Pulmonary risk in a semiconductor plant was assessed by conducting pulmonary function tests and a symptoms survey. There was a borderline significance of higher prevalence of restrictive lung abnormality in male photolithographic workers than in male control workers. There was a significantly higher prevalence of restrictive lung abnormality in male ion-implantation workers than in male control workers. There were significantly higher prevalences of airway irritation, eye irritation, headache, stress, tiredness, and poor memory in female photolithographic or etch/diffusion workers than in control workers. Results suggest that restrictive lung abnormality is a potential health effect in male silicon-wafer fabrication workers in the semiconductor industry. Topics: chest radiography; electronics industry; epidemiologic study; eye irritation; fatigue; mental stress; migraine; pulmonary function; respiratory diseases; respiratory function tests; risk factors; semiconductor devices; sex-linked differences.
Journal of Occupational and Environmental Medicine, Oct. 1998, Vol.40, No.10, p.895-900. 18 ref.

CIS 99-1249 Rydzewski B., Sułkowski W., Miarzyńska M.
Olfactory disorders induced by cadmium exposure: A clinical study
The purpose of this study was to evaluate olfactory disorders in workers occupationally exposed to cadmium. In addition to medical history and medical examinations, blood and urine tests were taken and olfactometry performed. The quantitative and qualitative olfactory disorders were evaluated on the basis of the established odour detection threshold and odour identification threshold. The examinations revealed numerous cases of hyposmia and parosmia and one case of anosmia. In the majority of people with olfactory disorders, hypertrophic changes in the nasal mucosa, dependant on the duration of employment, were identified. Statistically significant relationship between olfactory impairment and cadmium concentration in blood, urine and the workplace air was observed. However, such a relationship was not found in regard to the duration of employment. The results of these examinations could be the ground to perform certain preventive and therapeutic procedures. Topics: battery and dry cell manufacture; cadmium; determination in blood; determination in urine; long-term exposure; loss of smell; odour threshold; olfaction; olfactometry; smoking.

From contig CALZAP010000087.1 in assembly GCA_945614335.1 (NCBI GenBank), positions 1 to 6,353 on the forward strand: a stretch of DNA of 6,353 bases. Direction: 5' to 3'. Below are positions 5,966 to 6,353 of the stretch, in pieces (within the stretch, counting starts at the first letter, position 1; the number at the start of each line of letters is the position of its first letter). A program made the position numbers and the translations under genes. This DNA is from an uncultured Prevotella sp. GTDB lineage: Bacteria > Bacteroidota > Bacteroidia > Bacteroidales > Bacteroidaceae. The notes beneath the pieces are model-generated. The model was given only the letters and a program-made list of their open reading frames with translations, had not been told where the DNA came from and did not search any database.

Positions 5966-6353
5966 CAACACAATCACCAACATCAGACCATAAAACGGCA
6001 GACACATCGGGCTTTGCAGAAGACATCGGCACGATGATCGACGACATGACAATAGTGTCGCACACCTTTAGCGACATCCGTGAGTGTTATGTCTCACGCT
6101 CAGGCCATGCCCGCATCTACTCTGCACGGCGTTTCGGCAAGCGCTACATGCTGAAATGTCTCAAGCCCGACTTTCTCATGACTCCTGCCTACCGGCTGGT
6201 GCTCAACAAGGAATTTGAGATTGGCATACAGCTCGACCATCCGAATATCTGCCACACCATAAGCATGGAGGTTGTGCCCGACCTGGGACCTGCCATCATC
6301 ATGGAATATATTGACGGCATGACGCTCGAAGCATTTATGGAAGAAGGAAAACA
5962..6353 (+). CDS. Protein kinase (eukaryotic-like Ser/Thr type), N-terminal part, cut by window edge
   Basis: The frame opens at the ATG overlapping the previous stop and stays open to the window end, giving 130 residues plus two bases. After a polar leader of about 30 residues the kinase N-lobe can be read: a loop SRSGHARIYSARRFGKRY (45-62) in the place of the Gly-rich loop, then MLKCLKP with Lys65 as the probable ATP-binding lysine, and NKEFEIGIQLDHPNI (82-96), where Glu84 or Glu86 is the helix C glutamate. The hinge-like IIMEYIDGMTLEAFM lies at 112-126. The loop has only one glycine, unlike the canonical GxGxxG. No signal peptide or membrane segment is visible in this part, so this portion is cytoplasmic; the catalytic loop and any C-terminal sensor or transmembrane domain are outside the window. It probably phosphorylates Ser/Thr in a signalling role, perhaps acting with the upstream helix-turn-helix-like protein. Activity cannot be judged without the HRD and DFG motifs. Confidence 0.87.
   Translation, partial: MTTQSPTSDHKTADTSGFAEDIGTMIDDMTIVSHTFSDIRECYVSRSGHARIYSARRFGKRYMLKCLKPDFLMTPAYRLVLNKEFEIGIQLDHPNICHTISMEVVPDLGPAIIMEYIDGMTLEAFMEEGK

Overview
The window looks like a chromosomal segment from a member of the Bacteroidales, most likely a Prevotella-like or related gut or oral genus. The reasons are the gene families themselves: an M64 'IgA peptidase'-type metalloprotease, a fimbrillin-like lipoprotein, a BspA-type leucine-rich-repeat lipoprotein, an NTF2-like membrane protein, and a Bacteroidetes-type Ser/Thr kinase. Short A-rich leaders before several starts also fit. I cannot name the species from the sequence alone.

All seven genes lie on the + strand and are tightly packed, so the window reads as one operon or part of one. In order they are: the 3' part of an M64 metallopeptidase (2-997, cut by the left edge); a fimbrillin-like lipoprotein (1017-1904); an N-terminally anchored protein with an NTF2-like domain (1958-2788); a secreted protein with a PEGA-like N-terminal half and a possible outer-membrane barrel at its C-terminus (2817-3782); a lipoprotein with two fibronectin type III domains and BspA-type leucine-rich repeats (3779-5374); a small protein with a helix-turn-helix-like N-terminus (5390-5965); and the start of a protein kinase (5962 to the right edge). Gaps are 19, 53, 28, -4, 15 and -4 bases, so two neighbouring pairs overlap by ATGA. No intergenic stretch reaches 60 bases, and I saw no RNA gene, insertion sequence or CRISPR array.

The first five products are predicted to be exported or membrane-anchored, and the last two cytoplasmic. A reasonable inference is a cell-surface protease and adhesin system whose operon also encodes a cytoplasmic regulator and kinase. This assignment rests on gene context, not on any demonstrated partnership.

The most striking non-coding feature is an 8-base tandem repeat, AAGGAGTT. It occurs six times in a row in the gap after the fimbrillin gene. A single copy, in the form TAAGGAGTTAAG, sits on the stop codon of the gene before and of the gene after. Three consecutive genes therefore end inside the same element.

International Journal of Occupational Medicine and Environmental Health, 1998, Vol. 11, No.3, p.235-245. Illus. 10 ref.

CIS 99-911 Järup L., Bellander T., Hogstedt C., Spång G.
Mortality and cancer incidence in Swedish battery workers exposed to cadmium and nickel
In a long-term study of battery workers exposed to nickel hydroxide and cadmium oxide, there was an increased overall risk for lung cancer. No exposure-response relation was observed between cumulative exposure and risk of lung cancer. There was a highly significant risk of cancer of the nose and nasal sinuses, which may have been caused by exposure to nickel or cadmium or a combination of both exposures. Topics: battery and dry cell manufacture; cadmium; cancer; nickel; cohort study; latency; length of exposure; lung cancer; morbidity; mortality; nasal cancer.
Occupational and Environmental Medicine, Nov. 1998, Vol.55, No.11, p.755-759. 24 ref.

CIS 99-527 Ho S.F., Sam. C.T., Embi G.B.
Lead exposure in the lead-acid storage battery manufacturing and PVC compounding industries